There are quite a few apps that allow students to leave quality comments for instant feedback to classmates’ projects, work samples or blog responses. Tools such as Google Classroom, Flipgrid, and Seesaw allow students to post their work and receive instant feedback from their teachers and classmates, providing them with an authentic audience. Timely feedback is extremely important for student learning. However, the quality of the feedback is equally as important.
We need to teach students HOW to leave quality feedback for their classmates in order for it to be effective. Simply stating, “Good job!” is not enough.
Students must learn to dig deeper and write comments that help their classmates expand their ideas.
What should be included in digital feedback?
- Compliments: We all know that before we start offering any constructive feedback, we should compliment the author on what was done well before offering suggestions. Model this concept by teaching students to start their feedback with phrases such as “I like how you….” or “It was helpful how you…”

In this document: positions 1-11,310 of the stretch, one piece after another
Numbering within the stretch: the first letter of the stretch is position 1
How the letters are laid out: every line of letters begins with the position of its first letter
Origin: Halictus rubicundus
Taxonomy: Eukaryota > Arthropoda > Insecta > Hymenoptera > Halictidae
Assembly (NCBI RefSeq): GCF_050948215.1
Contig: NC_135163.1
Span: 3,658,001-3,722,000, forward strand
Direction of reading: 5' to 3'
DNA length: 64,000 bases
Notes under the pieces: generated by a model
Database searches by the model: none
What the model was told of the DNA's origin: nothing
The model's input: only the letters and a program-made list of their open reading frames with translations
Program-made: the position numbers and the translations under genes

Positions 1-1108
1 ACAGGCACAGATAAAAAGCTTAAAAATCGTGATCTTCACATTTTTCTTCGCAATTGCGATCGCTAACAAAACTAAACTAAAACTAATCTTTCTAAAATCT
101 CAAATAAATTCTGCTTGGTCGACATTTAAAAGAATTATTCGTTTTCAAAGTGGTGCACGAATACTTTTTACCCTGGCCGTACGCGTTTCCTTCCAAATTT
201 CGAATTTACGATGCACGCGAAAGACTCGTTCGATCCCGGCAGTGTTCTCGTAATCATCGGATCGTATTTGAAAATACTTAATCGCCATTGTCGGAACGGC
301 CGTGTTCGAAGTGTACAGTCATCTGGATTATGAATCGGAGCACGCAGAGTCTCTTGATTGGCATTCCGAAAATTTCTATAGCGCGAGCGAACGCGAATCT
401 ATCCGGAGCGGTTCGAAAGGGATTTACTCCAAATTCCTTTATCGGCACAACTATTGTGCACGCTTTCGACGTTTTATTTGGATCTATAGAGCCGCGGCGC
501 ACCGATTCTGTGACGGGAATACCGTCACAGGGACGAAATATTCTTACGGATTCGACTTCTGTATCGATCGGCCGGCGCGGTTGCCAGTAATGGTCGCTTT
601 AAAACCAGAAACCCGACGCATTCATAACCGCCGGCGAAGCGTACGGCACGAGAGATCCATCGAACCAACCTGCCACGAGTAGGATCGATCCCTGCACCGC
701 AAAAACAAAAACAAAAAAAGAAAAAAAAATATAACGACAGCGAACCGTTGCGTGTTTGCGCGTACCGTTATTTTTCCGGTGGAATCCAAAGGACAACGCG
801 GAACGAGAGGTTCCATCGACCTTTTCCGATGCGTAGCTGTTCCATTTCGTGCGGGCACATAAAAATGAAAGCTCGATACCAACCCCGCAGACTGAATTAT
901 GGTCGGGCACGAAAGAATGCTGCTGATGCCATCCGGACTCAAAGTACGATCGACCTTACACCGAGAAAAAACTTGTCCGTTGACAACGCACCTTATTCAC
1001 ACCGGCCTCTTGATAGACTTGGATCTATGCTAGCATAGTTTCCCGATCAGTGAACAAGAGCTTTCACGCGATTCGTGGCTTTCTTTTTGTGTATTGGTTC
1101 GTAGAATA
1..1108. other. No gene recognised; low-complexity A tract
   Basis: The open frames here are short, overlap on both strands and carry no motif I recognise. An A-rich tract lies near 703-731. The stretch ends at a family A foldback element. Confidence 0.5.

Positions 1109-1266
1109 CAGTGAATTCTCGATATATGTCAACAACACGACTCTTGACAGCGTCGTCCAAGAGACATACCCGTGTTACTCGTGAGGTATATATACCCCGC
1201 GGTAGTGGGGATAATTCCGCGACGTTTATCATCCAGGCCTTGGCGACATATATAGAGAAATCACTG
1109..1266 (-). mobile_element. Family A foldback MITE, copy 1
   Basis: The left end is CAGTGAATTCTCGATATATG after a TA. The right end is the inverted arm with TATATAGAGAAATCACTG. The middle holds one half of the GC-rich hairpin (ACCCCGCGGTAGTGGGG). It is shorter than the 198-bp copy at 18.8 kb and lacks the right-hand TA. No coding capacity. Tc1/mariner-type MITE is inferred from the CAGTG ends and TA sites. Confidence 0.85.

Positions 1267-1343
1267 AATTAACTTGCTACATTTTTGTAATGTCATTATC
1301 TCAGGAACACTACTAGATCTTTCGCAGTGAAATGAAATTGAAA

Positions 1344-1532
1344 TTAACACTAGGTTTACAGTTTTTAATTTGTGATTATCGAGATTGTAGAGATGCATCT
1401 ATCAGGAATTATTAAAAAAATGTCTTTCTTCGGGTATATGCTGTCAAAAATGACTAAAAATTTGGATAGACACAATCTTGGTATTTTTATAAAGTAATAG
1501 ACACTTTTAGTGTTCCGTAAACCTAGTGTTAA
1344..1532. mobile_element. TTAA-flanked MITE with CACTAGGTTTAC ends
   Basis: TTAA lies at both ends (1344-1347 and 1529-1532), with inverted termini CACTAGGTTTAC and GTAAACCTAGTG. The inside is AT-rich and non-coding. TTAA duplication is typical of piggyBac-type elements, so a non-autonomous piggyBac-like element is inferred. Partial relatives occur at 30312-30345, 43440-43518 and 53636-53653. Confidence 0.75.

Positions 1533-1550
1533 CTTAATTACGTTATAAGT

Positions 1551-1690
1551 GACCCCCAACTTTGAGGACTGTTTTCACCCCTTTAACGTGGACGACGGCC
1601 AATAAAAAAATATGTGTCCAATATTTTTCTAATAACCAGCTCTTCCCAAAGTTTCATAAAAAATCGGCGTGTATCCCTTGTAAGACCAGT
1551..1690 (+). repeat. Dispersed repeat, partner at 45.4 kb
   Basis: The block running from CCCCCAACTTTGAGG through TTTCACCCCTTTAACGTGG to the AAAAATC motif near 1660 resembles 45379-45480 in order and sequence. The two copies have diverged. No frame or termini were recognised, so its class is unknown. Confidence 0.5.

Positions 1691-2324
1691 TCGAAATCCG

- New Information: After starting a post with a friendly compliment, it is helpful to then offer connections, questions or new information not mentioned in the post. Did the author forget to mention a certain part that may be useful. Model adding new information by sharing phrases such as “This reminds me of the time when…” or “Another idea could be….”
- Digital Citizenship: Students are quick to share personal information such as phone numbers, family details or thoughts about school. Or, they may be overly critical of their classmates. We must remember to teach students digital citizenship during our daily lessons. We know we want students to revise and edit their ideas, but it is equally important to remind students not to post any personal information online such as family circumstances or health issues and also obviously any words that may be offensive.
- Editing/Revising: The world of texting has definitely impacted the quality of digital responses. Students must spell-check and proofread before responding. We often teach students to revise their formal papers, but we should also remind them to go back and revise and edit their feedback to peers.
The following infographic may be helpful for teaching or revisiting key points.
What Should Students Do After the Feedback?
Often, students receive feedback and that is the end of the learning experience. Students must have time to:
- Respond: Have a discussion with their teachers and/or classmates.
- Review: Was the feedback useful? Can they make changes?
- Reflect: How did the feedback help the student learn? What would they do differently next time? What goals can they set for themselves?
How do you teach your students to write a quality comment?